Do you need an attorney for your first DUI? Not only is the answer to that question a resounding yes, but it also applies to everyone -- civilians and officers alike. For narcotics officer Levaun Rudisill, after failing a field sobriety test and being charged with DUI, this means that he may have to look into lawyering-up soon, Philadelphia's KYW-TV reports.
Rudisill, 42, was leaving an Eagles game when he allegedly collided head-on with another vehicle. The 18-year-old driver had to be taken to the hospital to be treated for minor injuries. Rudisill is currently waiting to face his charges at a preliminary hearing in late October.
In the meantime, however, should he look into getting an attorney?
Hiring a DUI Lawyer
If you've been arrested or charged with a DUI, it is going to be a very, very difficult process to face the charge(s) on your own. A good DUI attorney will not only represent you, but in doing so, he or she may be able to minimize your possible sentence and penalties. Here are some factors you should look for when hiring a DUI attorney:
- Experience. You'll want to look for an attorney who is experienced -- if anything, at least in the type of DUI that you were involved in. The more experience a lawyer has had with your type of case, the more familiar they are with certain intricacies that may make all the difference in getting you a better outcome.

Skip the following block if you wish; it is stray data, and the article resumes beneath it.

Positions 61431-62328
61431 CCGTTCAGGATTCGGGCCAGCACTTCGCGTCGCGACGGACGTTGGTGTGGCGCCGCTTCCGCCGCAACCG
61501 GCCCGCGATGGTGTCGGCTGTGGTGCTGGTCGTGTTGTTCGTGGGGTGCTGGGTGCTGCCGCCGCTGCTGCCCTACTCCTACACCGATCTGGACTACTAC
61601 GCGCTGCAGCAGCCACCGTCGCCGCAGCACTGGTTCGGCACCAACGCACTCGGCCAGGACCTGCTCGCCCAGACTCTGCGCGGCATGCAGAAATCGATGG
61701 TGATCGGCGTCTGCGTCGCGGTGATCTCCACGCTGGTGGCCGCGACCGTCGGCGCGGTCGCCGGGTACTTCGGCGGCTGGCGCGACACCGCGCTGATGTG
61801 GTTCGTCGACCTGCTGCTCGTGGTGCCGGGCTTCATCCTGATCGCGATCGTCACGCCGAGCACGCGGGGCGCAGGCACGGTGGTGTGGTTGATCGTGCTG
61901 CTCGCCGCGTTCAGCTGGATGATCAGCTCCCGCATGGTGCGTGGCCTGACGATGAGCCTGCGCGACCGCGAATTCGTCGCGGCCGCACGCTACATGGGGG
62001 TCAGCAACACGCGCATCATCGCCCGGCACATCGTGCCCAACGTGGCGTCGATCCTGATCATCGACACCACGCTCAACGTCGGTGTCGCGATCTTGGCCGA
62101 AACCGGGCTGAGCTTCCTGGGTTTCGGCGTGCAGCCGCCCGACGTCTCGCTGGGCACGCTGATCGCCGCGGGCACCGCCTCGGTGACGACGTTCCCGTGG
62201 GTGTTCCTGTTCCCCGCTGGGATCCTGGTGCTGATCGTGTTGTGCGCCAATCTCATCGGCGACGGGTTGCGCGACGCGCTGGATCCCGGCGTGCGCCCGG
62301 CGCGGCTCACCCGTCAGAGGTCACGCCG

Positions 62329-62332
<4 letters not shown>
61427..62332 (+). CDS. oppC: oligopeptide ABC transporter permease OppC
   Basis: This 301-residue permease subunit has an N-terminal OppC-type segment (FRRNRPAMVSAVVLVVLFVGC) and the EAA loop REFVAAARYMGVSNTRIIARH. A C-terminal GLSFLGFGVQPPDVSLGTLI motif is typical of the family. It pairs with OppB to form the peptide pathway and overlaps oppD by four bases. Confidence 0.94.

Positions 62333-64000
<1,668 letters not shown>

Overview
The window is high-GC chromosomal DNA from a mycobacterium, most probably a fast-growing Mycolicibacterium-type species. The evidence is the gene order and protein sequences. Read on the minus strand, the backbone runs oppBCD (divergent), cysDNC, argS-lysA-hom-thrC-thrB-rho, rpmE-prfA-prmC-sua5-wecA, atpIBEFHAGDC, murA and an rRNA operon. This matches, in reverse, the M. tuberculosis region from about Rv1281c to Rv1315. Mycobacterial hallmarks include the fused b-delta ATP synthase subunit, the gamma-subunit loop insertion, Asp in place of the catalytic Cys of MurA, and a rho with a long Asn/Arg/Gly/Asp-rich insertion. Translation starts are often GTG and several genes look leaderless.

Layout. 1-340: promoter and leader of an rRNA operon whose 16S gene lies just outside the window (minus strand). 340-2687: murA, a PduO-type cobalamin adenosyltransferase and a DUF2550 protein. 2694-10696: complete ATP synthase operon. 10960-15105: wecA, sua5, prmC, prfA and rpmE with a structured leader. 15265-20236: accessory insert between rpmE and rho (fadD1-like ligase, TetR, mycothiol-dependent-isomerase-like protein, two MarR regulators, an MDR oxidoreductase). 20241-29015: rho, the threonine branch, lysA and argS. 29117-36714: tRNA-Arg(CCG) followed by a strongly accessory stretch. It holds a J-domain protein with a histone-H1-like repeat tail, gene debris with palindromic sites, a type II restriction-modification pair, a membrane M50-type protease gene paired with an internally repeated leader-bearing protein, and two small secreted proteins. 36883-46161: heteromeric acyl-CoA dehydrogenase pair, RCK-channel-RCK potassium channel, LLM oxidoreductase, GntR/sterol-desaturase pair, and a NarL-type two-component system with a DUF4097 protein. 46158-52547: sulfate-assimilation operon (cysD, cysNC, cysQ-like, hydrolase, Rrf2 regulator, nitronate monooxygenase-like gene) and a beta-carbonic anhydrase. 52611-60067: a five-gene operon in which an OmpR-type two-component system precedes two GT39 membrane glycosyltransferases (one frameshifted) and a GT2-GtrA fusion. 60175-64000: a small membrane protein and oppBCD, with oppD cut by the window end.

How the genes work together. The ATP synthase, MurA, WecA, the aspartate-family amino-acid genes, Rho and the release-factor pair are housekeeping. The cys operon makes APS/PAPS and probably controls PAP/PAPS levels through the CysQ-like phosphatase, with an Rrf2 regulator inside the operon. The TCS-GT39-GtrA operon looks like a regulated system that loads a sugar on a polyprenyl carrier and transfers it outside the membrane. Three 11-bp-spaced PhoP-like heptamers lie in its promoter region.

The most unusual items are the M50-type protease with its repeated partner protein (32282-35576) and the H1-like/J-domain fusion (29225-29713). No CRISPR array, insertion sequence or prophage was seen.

- Local. It's not only for the sake of convenience that you should definitely only look at local attorneys. Local attorneys are a huge plus because DUI laws will vary, often significantly, by location. So, even if your friend in another county or state recommended an excellent attorney, the out-of-town attorney may not be able to help you with your DUI if he or she is unfamiliar with the local DUI laws.
- Commitment. Of course, it's important to not only have a skilled, local attorney, but one that will be committed to you. If the attorney you seek out seems to be overloaded with cases already, you may want to consider shopping around a bit more.
Obtaining a Court-Appointed Lawyer
If you find that you are unable to afford a private criminal defense attorney for your DUI, you might be able to qualify for a court-appointed lawyer.
You may, however, have to prove your financial status before getting one. In Philadelphia, for example, you'll need to bring documents which verify your income or some proof of how you support yourself, and you'll have to sit through an interview to determine your eligibility for a court-appointed defense attorney.